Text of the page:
Critical Care in Covid-19: Here We Go Again

Kat Hargraves
3 min readOct 31, 2020
Photo by Amelie & Niklas Ohlrogge on Unsplash

Title kinda says it all really. We knew it was going to happen, the question was always not if but when, and more importantly, how badly?

I’ll be honest, it looks bad. I’m struggling to interpret the numbers compared to Mar/Apr, what with the increase in testing. I’m inclined to listen to the experts personally, and their warnings for weeks now have been pretty dire.

I’m afraid for the people who won’t present to the hospital. We saw a lot of them after the last peak and they were all so sick. And the people whose treatment has been delayed. Many people are not in imminent danger, but living with long term pain or illness takes a different toll. And of course, the longer they wait the closer they might be to actual danger. Hospitals are desperately trying to keep business as usual going. The backlog from the last disruption is huge and we don’t want people to struggle to get the help they need. I do wonder how long we can keep it going with the numbers of cases that are being discussed though.

The trouble, once again, is nurse numbers. Specifically, Intensive Care Nurse numbers. The only reason we managed last time was because of all the redeployed nurses. Other services were stopped, so the nurses were free to help us. But the other services won’t be stopped this time. And we haven’t managed to magic up any new ITU nurses. Last time we maybe stretched to 1 ITU nurse to 4 patients with support. If we get similar numbers again (let’s not go there with numbers being higher) but we don’t have the support…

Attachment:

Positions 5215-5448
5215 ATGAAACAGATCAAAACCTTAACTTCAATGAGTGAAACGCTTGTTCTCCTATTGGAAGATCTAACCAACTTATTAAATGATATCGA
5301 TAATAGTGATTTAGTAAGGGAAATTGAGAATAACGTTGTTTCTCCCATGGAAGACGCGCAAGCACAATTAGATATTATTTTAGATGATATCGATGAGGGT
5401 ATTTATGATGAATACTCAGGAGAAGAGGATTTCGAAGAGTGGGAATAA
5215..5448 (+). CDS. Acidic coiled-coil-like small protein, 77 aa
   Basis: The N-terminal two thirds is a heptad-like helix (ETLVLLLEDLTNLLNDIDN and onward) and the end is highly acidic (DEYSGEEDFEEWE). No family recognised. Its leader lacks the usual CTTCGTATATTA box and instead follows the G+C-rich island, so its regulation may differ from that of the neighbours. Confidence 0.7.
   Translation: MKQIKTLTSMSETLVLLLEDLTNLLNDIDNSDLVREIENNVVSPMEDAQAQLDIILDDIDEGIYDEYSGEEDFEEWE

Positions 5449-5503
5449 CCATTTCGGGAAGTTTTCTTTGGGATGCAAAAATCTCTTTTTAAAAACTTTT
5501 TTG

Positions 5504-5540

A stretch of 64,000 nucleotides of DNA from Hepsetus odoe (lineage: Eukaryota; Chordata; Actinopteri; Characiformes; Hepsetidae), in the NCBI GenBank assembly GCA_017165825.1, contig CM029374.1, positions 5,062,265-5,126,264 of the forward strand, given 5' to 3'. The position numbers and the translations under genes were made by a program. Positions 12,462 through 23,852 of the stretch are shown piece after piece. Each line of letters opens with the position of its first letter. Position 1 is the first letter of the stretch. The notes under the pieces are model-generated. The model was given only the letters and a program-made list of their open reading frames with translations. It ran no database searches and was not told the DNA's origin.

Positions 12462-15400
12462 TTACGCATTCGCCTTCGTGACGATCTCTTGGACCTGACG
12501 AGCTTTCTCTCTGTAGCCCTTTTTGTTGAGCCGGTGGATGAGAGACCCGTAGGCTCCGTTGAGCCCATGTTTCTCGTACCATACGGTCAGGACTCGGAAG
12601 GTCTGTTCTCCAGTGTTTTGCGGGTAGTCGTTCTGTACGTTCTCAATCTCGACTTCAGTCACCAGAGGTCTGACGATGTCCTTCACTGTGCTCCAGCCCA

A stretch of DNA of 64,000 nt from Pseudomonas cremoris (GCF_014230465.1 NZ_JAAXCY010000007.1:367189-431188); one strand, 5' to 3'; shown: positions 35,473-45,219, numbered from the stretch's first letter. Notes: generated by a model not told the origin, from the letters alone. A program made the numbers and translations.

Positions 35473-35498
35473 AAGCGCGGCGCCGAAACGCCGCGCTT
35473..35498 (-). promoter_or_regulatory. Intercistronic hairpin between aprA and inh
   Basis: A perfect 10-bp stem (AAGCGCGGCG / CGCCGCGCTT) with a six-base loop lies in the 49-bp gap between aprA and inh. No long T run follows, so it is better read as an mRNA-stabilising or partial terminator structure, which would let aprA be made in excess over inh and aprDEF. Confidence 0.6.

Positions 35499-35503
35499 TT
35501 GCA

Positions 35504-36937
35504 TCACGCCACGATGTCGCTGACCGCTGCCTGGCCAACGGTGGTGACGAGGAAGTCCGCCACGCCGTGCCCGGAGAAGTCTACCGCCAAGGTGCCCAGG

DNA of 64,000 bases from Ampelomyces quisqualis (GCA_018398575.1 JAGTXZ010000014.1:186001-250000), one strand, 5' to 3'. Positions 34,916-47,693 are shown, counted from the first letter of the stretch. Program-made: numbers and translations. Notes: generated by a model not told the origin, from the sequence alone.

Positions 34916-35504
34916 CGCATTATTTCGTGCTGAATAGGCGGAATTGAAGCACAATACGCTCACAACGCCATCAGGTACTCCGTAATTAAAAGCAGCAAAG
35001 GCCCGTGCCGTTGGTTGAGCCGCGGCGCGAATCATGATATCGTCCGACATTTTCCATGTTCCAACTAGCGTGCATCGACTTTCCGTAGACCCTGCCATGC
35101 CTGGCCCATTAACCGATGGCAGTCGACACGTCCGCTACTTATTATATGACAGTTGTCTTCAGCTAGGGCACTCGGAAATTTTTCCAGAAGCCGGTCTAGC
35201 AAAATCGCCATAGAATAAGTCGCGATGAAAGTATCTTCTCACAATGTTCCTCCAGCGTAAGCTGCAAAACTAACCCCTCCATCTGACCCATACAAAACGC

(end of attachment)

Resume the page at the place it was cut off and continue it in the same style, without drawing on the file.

1:4 might just be enough to keep people alive. But to give them the best care we can? Not even close. This is the thing that hurt the most in the last wave, I think. In particular for the nursing staff. These people are brought to us, we sedate them, their lives are completely in our hands. Normally we clean their mouths religiously, moisturise any hint of dry skin, comb their hair, straighten their sheets, try to make them look as if they are just sleeping comfortably. They are small things, they are not critical, but they are the things that show we care. That they are still a person to us. Sure, we clean people’s mouths because it reduces the risk of a nasty pneumonia, but every time I do it, I’m thinking about waking up with week-old morning breath and how much that would suck. These are the things that we lose when we are stretched. Not so much the mouth care, because as I said, pneumonia. But the moisturising, the neatly combed hair, the straight sheets. They won’t kill you if we miss them. Missing antibiotics or blood pressure support drugs or sedatives might. Rationally we know you have to prioritise. I think most people would prefer to make it out alive, and if that means messy hair, then so be it. But I feel like you lose a bit of something every time you have to leave that little bit of care and carry on.

We go back into Lockdown again soon. I helped re-open our Covid ITU yesterday. Things are going the wrong way. Do the best you can to be sensible. Follow the rules, wash your hands. This is going to last a lot longer if we are half-hearted in our attempts to control it, and more people will not come out the other side the longer it goes on.



Kat Hargraves

Critical Care Sister, MSc Advanced Practice, Really not a morning person.